279 (72.8)

104 (27.2)

< 0.001*

Age groups

  

0.050

 15–39 years

116 (41.6)

37 (35.6)

 

 40–64 years

96 (34.4)

29 (27.9)

 

  ≥ 65 years

67 (24.0)

38 (36.5)

 

Injury Severity Score (ISS),

  

0.935

 ISS, 15–29

209 (74.9)

76 (73.1)

 

 ISS, 30–44

50 (17.9)

20 (19.2)

 

 ISS ≥ 45

20 (7.2)

8 (7.7)

 

Predominant type of injury

  

0.225

 Blunt

252 (90.3)

98 (94.2)

 

 Penetrating

27 (9.7)

6 (5.8)

 

Injury mechanism

  

0.019*

 Traffic

113 (40.6)

39 (37.5)

 

 Low-energy fall

43 (15.5)

28 (26.9)

 

 High-energy fall

68 (24.5)

27 (26)

 

 Other

55 (19.7)

10 (9.6)

 

Intentional injury

  

0.041*

 Accident

229 (82.7)

87 (84.5)

 

 Self-inflicted

13 (4.7)

10 (9.7)

 

 Assault

35 (12.6)

6 (5.8)

 

 Missing

2

1

 

Predominant Anatomical Injury

  

0.065

 Isolated head

54 (19.6)

23 (22.3)

 

 Head

74 (26.8)

32 (31.1)

 

 Chest

69 (25.0)

20 (19.4)

 

 Abdomen

35 (12.7)

8 (7.8)

 

 Pelvis

10 (3.6)

12 (11.7)

 

 Spine and Spinal cord

22 (8.0)

5 (5.9)

 

 Amputated limb or severe injured extremity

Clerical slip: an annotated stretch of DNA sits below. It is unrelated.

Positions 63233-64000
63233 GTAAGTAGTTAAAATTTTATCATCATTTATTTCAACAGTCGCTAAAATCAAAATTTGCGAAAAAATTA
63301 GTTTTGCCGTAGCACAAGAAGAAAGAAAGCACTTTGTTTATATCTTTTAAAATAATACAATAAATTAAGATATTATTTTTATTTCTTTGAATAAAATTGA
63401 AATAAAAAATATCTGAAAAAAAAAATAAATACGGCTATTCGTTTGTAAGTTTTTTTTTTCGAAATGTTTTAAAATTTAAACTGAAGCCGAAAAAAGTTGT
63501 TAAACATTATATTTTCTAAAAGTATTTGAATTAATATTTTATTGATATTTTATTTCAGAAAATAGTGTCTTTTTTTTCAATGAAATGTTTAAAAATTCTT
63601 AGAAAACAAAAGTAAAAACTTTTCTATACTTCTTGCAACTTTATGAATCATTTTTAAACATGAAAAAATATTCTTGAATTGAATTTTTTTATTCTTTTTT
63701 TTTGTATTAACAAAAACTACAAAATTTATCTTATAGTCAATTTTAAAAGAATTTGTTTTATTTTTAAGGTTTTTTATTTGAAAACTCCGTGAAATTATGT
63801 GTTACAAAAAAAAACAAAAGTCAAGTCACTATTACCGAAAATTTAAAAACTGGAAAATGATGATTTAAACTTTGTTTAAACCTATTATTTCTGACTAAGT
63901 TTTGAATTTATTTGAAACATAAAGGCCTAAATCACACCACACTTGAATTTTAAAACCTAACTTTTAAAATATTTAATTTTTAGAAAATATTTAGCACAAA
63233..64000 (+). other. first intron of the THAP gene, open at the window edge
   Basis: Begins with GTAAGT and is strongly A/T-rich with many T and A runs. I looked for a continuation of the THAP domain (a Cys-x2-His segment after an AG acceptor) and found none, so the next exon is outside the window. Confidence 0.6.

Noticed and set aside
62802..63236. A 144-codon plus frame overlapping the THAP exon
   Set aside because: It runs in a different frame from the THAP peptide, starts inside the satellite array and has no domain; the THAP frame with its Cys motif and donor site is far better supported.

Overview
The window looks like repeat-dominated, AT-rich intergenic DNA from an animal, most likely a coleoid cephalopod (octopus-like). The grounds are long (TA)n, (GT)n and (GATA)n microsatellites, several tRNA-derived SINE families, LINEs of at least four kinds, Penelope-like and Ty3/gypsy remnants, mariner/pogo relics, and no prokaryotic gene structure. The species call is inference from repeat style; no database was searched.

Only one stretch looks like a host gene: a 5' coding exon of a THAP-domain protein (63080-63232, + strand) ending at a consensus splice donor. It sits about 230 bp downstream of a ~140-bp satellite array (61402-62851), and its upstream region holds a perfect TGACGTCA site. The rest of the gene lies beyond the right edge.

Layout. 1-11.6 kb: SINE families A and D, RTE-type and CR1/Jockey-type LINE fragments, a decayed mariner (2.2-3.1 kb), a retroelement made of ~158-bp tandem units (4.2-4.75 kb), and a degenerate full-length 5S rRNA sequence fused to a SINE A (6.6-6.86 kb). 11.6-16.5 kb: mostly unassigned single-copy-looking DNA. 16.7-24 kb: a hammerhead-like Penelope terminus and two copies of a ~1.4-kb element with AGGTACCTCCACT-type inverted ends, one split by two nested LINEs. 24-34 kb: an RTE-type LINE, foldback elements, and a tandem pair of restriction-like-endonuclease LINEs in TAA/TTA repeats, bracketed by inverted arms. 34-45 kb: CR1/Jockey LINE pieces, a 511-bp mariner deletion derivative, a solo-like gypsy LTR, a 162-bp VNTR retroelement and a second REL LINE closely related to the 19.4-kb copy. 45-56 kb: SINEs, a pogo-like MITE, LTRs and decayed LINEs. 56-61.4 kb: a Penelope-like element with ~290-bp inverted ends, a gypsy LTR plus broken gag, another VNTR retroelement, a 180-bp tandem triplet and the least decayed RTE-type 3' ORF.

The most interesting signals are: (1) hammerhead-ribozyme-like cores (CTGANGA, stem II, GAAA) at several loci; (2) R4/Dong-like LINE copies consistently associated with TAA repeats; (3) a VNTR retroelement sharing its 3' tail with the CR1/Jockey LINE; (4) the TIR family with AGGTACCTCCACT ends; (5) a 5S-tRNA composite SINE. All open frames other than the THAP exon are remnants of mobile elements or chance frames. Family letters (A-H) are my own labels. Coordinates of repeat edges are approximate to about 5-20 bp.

6 (2.2)

1 (1.0)

 

  ≥ 2 long bone fractures

6 (2.2)

2 (1.9)

 

 Missing

3

1

 

Systolic blood pressure, RTS category

  

0.820

 Systolic blood pressure, RTS 4

226 (85.0)

84 (84.0)

 

 Systolic blood pressure, RTS 0–3

40 (15.0)

16 (16.0)

 

 Missing

13

4

 

Respiratory rate, RTS category,

  

0.951

 Respiratory rate, RTS 4

226 (85.6)

85 (82.5)

 

 Respiratory rate, RTS 0–3

38 (14.4)

14 (14.1)

 

 Missing

15

5

 

Glasgow Coma Scale, RTS category

  

0.200

 Glasgow Coma Scale, RTS 3–4

207 (76.4)

85 (82.5)

 

 Glasgow Coma Scale, RTS 0–2

64 (23.6)

18 (17.5)

 

Prehospital cardiac arrest

12 (4.3)

3 (2.9)

0.538

* is a marker for a significant finding and the p level was set to <0,05

The median ISS did not differ between males (24, IQR 18–30) and females (25, IQR 18–30) (Table 1). The most frequent injury type for both genders was blunt trauma and the predominant injury mechanism was a traffic accident (Table 1). The anatomical injuries did not differ between groups and for both genders the most frequent injury was head injury (Table 1). Female gender was significantly more frequent among patients with self-inflicted injuries, while males were more often exposed to assaults (p = 0.041). RTS categories (Glasgow Coma Scale, systolic blood pressure, and respiratory rate) did not differ between genders and neither did the rate of prehospital cardiac arrest (Table 1).

Outcome data